ANAHEIM, Calif. -- The Oakland Athletics want to leave town before the Los Angeles Angels wrap up another AL West title. Rookie Gio Gonzalez did his part with his second scoreless outing of the season.
Gonzalez outpitched Jered Weaver and the last-place Athletics beat Los Angeles 3-0 on Friday night, keeping the Angels' magic number at four for clinching their fifth division title in six years.
"They're a great ballclub, they've proven that all year, and they're close to clinching. But obviously, you don't ever want to watch another team celebrate," reliever Michael Wuertz said.
The Angels, 16-16 since Aug. 22, are trying to become the first AL West team to win three straight division titles since Oakland accomplished the feat from 1988-90. They have a seven-game lead on the Rangers, who beat Tampa Bay 8-3 in Texas.
Gonzalez (6-6) allowed four hits and a walk over 6 1/3 innings and struck out seven in his 16th start, after going 1-4 with a 7.01 ERA over his previous seven. Oakland leads the majors with 111 starts by rookie pitchers, the most by the club in one season since the franchise left Kansas City following the 1967 campaign.
The 23-year-old left-hander tried a new grip on his two-seam fastball, something he's been working on with pitching coach Curt Young and bullpen coach Ron Romanick, and it made a difference.
"We were talking before the game about feeling that competitive attitude, just going out there and trying to attack," Gonzalez said. "I had all three pitches working tonight, which I was grateful for. Even my changeup had some effect, and I was keeping it down in a good changeup velocity. I was throwing the curveball for strikes, and you can always be a happy pitcher when stuff like that works."
Andrew Bailey pitched a hitless ninth for his 26th save in 30 chances, sending the Angels to their seventh loss in 11 games and sixth shutout loss of this season.
"A lot of guys in our lineup are soft right now. And until we start to get that good two-strike approach, we're going to have to scrap for runs," manager Mike Scioscia said. "We'll tinker with the lineup tomorrow. But when you strike out 28 times in two games, that's a lot of easy outs for the other club. We're better than that, and we'll come out of this."
Wuertz, Bailey's setup man, got all five of his outs on strikeouts to raise his season total to 100 -- the second most by any reliever and 12 behind Dodgers closer Jonathan Broxton.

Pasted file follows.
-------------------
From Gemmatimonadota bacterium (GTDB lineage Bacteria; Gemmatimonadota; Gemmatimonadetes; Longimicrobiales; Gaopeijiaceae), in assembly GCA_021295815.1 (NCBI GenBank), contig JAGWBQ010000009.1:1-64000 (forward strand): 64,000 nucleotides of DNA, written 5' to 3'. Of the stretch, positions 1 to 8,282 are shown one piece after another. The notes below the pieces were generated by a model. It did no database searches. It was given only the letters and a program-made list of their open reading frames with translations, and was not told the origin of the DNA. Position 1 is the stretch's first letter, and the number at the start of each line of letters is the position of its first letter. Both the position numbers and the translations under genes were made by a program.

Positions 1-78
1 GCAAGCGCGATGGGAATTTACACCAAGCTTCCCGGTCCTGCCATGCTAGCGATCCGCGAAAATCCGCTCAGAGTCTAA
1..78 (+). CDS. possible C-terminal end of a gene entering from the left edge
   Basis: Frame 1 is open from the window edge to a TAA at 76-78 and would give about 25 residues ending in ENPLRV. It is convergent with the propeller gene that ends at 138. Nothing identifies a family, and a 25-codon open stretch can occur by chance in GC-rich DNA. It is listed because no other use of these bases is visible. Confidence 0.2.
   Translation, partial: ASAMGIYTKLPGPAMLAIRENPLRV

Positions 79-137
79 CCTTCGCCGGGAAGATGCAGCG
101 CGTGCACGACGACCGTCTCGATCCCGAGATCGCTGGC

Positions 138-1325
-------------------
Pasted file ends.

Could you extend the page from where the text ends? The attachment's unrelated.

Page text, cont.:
"I knew it was within reach. But did I ever think it was going to happen tonight? No chance -- especially against a team like that," Wuertz said. "That's a great hitting lineup with a bunch of scary hitters. But when you get on a stage like this with a lot of people in the stands, you just step it up a little bit and battle them."
Weaver (15-8) pitched six innings, allowing two runs and six hits, including RBI singles by Adam Kennedy and Daric Barton. The right-hander has lost three consecutive starts for the first time in 3 1/2 big league seasons, but he wasn't up to par in this one because of stiffness in his upper back.
"It's just one of those things I go through every year -- just a little tightness -- and it just wouldn't loosen up for me," Weaver said. "It didn't hurt, or anything like that. It just restricted me and kept me from getting out in front and finishing off some pitches."
Weaver, who came in with a career-high 168 strikeouts, got his only one of this outing on his 60th pitch -- when he fanned Jack Cust with runners at first and second to end the fourth inning.
Weaver and Gonzalez matched zeros until the fifth, when Kennedy singled in Barton with two out. Barton led off the inning with a walk, one of three allowed by Weaver.
Oakland got its third run with the help of two throwing errors by catcher Jeff Mathis. Eric Patterson singled, stole second and continued to third after Mathis' toss struck the runner and caromed into the outfield. Mathis compounded the miscue by trying to pick off Patterson and throwing it past third baseman Chone Figgins.
Cust, who struck out more times than any AL player in each of the last two seasons, again is atop that list with 176 -- 13 more than Tampa Bay's Carlos Pena, who is done for the season because of two broken fingers. The last batter to lead the AL in strikeouts for three straight years was Minnesota's Bobby Darwin (1972-74).
Angels designated hitter Vladimir Guerrero was 0 for 4, dropping his average to .296. The 2004 AL MVP, who missed 35 games with a torn chest muscle and another 21 with a left calf strain, is trying to join Rod Carew and Tony Gwynn as the only players in the last 50 years to hit .300 or better in 13 consecutive seasons.
The Angels are 23-25 against the AL West -- the only first-place team that has a losing record within their division. ... The sellout crowd of 43,242 pushed the Angels' home attendance total past the 3 million mark for the seventh straight season.